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    Mancini, J.M. (2009) Worlds. American Art, 23 (1). pp. 18-19. ISSN 1073-9300

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    In 1982 sociologist Howard Becker observed in Art Worlds that "all artistic work, like all human activity, involves the joint activity of a number, often a large number, of people." His observation was in tune with the times: in the quarter century since, historians of art, historians, and sociologists alike have done much to elucidate "the complexity of the cooperative networks through which art happens."1 Nonetheless, there are still many words that could be said about "worlds." Indeed, once we begin to conceive of the American art world (or, more precisely, the American art world at any given moment in history) as an entity in its own right, we may analyze not only the subsets within that set but also the relationships between one art world and another. We may, for example, analyze large-scale transitions between different historical art worlds in the United States, or explore the almost limitless ways in which they overlapped, intersected with, or paralleled those of other places.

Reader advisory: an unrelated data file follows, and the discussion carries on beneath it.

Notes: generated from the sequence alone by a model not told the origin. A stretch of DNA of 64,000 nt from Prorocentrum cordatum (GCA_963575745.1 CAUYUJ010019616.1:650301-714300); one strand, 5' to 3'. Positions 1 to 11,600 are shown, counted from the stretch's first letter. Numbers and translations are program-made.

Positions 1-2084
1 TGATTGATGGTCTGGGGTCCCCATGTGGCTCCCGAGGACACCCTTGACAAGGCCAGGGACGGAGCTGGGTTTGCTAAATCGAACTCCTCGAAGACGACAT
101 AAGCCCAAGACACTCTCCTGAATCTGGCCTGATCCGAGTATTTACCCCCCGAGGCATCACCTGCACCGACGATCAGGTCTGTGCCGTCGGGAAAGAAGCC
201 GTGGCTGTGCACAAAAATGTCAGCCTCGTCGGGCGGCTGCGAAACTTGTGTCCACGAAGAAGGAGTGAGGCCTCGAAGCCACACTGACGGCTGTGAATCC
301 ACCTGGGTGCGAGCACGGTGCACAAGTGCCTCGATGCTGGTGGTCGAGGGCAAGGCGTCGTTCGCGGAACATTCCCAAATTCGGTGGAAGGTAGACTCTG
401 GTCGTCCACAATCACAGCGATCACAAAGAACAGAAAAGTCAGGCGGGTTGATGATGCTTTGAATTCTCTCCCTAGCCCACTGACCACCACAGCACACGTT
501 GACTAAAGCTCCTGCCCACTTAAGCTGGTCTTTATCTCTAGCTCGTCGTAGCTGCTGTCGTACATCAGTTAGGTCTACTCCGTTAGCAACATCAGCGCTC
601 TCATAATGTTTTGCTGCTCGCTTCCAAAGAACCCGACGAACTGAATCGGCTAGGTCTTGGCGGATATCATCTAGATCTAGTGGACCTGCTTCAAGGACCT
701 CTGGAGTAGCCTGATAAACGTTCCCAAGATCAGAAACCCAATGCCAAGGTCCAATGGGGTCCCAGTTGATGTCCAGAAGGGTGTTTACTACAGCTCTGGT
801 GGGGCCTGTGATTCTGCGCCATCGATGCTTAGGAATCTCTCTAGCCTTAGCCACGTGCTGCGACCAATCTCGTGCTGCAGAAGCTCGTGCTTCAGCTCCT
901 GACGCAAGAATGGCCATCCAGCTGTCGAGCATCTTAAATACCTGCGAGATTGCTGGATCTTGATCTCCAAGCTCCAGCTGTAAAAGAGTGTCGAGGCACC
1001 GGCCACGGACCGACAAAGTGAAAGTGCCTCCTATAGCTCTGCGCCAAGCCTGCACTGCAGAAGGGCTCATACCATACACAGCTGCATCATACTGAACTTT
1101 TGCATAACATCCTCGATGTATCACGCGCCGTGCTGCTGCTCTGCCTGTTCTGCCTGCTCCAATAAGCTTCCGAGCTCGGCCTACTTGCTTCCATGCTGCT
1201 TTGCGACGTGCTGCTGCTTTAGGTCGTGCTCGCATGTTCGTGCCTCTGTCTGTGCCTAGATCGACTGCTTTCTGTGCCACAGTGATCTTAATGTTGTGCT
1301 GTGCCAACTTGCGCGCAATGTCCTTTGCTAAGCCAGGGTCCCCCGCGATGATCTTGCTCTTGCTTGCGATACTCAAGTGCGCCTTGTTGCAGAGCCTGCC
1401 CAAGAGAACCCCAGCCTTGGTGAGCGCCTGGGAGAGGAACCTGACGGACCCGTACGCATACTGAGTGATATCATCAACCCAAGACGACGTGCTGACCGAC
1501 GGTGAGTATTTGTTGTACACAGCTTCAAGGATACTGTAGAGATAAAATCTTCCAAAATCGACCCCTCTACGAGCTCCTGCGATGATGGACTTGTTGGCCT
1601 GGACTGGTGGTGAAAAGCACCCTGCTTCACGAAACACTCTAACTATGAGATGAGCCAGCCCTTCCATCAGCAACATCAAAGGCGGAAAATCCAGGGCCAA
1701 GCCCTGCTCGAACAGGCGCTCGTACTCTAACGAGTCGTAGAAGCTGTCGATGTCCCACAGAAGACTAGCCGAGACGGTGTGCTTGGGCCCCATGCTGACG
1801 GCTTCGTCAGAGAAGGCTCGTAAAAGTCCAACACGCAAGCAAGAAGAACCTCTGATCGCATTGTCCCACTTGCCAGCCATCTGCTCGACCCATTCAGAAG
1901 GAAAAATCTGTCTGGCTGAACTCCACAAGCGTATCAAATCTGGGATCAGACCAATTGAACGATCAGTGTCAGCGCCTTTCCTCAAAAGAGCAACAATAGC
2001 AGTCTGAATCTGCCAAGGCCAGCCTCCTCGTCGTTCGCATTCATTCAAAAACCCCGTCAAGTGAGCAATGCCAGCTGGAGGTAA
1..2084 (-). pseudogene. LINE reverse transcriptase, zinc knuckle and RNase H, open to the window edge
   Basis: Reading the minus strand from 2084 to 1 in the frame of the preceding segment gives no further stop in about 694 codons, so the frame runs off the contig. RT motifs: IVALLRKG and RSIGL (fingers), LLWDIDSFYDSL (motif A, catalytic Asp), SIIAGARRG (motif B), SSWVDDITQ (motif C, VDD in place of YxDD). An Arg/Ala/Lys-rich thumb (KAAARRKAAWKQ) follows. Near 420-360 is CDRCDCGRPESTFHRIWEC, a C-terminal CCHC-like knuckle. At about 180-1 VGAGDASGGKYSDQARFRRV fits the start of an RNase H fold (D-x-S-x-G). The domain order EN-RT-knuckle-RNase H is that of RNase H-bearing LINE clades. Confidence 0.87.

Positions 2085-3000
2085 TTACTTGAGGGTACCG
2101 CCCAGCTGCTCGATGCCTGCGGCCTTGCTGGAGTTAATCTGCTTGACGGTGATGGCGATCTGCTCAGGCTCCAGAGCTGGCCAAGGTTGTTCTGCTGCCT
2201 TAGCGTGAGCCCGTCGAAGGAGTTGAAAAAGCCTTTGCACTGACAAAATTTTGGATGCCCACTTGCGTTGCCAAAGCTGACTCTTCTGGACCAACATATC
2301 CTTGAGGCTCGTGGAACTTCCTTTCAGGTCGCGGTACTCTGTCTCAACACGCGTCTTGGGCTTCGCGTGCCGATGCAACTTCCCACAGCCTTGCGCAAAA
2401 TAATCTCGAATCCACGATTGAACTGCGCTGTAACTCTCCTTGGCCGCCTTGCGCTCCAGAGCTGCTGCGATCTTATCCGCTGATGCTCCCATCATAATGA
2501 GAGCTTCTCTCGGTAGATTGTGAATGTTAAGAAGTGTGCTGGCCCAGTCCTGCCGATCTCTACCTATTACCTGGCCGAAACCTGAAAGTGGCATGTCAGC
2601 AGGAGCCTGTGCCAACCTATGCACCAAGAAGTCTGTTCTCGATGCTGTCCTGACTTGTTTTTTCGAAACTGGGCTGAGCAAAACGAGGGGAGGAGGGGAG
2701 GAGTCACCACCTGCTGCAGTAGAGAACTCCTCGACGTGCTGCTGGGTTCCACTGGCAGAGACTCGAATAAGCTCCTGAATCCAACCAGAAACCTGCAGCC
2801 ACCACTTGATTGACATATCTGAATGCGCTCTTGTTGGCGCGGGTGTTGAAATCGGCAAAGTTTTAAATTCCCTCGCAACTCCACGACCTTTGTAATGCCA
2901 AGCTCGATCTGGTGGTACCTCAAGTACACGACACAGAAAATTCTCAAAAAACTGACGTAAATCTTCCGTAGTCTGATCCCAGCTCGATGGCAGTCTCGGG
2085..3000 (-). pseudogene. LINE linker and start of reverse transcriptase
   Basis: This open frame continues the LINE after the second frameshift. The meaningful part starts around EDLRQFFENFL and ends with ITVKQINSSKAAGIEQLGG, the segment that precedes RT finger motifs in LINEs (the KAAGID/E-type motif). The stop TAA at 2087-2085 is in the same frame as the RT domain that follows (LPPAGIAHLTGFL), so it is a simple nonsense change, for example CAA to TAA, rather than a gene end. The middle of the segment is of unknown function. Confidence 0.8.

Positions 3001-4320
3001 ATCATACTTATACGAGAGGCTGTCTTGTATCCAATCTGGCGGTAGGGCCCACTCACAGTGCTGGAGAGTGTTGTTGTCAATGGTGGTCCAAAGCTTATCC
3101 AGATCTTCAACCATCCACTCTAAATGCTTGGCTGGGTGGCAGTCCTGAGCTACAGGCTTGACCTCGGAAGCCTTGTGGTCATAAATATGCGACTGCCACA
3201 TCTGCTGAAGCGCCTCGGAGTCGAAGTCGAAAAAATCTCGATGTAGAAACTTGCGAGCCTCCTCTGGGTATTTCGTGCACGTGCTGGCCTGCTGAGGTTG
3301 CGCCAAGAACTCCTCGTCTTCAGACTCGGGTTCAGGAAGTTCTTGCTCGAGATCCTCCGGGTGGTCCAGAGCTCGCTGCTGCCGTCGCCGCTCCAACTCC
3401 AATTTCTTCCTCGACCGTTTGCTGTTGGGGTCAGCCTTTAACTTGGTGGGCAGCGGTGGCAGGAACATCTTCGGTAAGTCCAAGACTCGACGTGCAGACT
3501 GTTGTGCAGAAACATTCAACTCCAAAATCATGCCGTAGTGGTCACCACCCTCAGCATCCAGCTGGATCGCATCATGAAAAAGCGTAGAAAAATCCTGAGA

Item Type: Article
    Additional Information: The definitive version of this article is available at .
    Keywords: Art education; art worlds; Art; USA; America;
    Academic Unit: Faculty of Arts,Celtic Studies and Philosophy > History
    Item ID: 4082
    Depositing User: Dr. Joanne Mancini
    Date Deposited: 16 Jan 2013 16:29
    Journal or Publication Title: American Art
    Publisher: The University of Chicago Press on behalf of the Smithsonian American Art Museum
    Refereed: Yes
    Use Licence: This item is available under a Creative Commons Attribution Non Commercial Share Alike Licence (CC BY-NC-SA). Details of this licence are available here

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